David Bourget (Western Ontario)
David Chalmers (ANU, NYU)
Rafael De Clercq
Jack Alan Reynolds
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Studia Logica 95 (1/2):233 - 257 (2010)
The purpose of the paper is to show that by cleaning Classical Logic (CL) from redundancies (irrelevances) and uninformative complexities in the consequence class and from too strong assumptions (of CL) one can avoid most of the paradoxes coming up when CL is applied to empirical sciences including physics. This kind of cleaning of CL has been done successfully by distinguishing two types of theorems of CL by two criteria. One criterion (RC) forbids such theorems in which parts of the consequent (conclusion) can be replaced by arbitrary parts salva validitate of the theorem. The other (RD) reduces the consequences to simplest conjunctive consequence elements. Since the application of RC and RD to CL leads to a logic without the usual closure conditions, an approximation to RC and RD has been constructed by a basic logic with the help of finite (6-valued) matrices. This basic logic called RMQ (relevance, matrix, Quantum Physics) is consistent and decidable. It distinguishes two types of validity (strict validity) and classical or material validity. All theorems of CL (here: classical propositional calculus CPC) are classically or materially valid in RMQ. But those theorems of CPC which obey RC and RD and avoid the difficulties in the application to empirical sciences and to Quantum Physics are separated as strictly valid in RMQ. In the application to empirical sciences in general the proposed logic avoids the well known paradoxes in the area of explanation, confirmation, versimilitude and Deontic Logic. Concerning the application to physics it avoids also the difficulties with distributivity, commensurability and with Bell's inequalities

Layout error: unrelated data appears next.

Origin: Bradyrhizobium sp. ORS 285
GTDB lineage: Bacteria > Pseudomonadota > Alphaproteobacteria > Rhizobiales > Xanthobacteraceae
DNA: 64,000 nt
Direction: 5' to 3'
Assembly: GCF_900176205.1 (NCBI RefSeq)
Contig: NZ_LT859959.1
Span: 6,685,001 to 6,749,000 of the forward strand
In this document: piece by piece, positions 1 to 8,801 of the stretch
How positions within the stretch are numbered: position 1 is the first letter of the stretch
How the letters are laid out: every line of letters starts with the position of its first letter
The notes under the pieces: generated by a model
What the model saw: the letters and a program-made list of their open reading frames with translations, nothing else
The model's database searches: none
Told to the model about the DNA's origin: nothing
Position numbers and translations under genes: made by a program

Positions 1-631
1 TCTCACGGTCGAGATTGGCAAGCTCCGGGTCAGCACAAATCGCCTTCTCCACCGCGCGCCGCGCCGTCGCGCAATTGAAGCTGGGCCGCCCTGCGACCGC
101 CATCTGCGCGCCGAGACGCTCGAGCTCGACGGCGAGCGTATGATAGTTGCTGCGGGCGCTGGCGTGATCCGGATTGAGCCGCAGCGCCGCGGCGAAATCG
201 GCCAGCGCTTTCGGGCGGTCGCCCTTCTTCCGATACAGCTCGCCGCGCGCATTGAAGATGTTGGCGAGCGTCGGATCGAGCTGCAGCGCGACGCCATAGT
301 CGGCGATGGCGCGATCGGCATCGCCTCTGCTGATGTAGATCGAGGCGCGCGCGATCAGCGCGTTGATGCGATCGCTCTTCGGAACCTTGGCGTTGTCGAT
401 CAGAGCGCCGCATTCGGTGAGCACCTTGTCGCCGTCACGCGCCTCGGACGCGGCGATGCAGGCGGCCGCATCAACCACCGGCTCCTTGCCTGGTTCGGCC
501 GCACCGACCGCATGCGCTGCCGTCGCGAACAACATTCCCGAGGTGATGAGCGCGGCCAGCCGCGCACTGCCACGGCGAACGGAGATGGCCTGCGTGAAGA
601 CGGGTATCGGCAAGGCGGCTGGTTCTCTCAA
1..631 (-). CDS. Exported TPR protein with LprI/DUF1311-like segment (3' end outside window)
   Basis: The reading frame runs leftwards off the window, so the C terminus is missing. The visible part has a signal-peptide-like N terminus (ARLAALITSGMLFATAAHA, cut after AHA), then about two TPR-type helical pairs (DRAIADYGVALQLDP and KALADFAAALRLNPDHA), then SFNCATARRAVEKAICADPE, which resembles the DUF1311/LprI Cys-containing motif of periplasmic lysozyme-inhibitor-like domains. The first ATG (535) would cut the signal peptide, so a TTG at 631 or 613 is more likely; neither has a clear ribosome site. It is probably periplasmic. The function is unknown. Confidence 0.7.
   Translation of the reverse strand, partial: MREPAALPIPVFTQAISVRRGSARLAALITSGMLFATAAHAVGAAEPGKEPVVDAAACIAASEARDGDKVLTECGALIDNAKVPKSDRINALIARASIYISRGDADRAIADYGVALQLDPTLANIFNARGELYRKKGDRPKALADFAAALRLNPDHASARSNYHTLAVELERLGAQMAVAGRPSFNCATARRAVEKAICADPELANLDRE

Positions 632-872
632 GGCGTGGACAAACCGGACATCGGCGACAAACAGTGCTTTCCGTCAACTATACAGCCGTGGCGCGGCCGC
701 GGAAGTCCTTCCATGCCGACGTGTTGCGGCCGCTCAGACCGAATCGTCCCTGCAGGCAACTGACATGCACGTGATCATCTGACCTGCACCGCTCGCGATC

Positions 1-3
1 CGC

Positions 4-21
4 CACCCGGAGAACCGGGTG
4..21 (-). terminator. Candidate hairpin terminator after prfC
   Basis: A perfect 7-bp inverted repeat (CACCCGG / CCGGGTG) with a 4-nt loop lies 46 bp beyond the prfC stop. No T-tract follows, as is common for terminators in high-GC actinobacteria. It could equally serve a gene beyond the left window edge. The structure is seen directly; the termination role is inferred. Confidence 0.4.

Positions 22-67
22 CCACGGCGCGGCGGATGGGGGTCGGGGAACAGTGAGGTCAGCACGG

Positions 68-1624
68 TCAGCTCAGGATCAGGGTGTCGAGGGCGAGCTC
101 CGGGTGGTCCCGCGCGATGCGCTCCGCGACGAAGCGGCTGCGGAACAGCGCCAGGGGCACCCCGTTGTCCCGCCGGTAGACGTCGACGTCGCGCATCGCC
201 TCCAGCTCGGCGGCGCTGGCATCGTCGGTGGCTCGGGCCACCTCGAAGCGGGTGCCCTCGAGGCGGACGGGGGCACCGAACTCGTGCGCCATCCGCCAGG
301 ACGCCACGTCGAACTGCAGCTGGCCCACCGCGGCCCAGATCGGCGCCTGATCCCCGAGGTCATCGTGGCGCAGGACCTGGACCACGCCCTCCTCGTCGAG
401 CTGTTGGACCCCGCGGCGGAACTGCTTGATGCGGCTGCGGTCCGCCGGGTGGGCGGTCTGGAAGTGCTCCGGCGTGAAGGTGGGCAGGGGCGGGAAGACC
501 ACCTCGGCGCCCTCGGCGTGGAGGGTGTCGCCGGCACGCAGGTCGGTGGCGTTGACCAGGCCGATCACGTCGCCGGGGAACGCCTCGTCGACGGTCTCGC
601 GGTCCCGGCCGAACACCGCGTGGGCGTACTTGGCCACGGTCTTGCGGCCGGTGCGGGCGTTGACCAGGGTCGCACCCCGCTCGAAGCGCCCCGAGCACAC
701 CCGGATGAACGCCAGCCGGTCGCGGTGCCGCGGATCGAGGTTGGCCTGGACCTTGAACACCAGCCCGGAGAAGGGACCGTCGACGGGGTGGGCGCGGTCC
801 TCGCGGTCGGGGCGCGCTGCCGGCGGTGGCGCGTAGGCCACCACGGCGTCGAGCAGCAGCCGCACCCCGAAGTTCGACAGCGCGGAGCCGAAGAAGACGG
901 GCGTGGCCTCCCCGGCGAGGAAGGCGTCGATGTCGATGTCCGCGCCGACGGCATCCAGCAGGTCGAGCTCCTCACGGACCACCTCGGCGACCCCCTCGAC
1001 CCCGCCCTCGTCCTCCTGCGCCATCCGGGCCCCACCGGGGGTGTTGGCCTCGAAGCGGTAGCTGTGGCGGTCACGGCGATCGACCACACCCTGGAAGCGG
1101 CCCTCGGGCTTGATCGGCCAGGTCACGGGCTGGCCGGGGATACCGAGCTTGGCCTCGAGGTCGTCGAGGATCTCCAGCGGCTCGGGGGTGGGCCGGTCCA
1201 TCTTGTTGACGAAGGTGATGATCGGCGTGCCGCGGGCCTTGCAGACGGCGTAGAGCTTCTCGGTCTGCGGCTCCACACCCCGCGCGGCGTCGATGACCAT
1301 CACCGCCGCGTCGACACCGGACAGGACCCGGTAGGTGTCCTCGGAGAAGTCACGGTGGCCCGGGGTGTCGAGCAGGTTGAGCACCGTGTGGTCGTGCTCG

|Keywords||Quantum Logic Applied Logic Relevance Basic Logic Quantum Physics|
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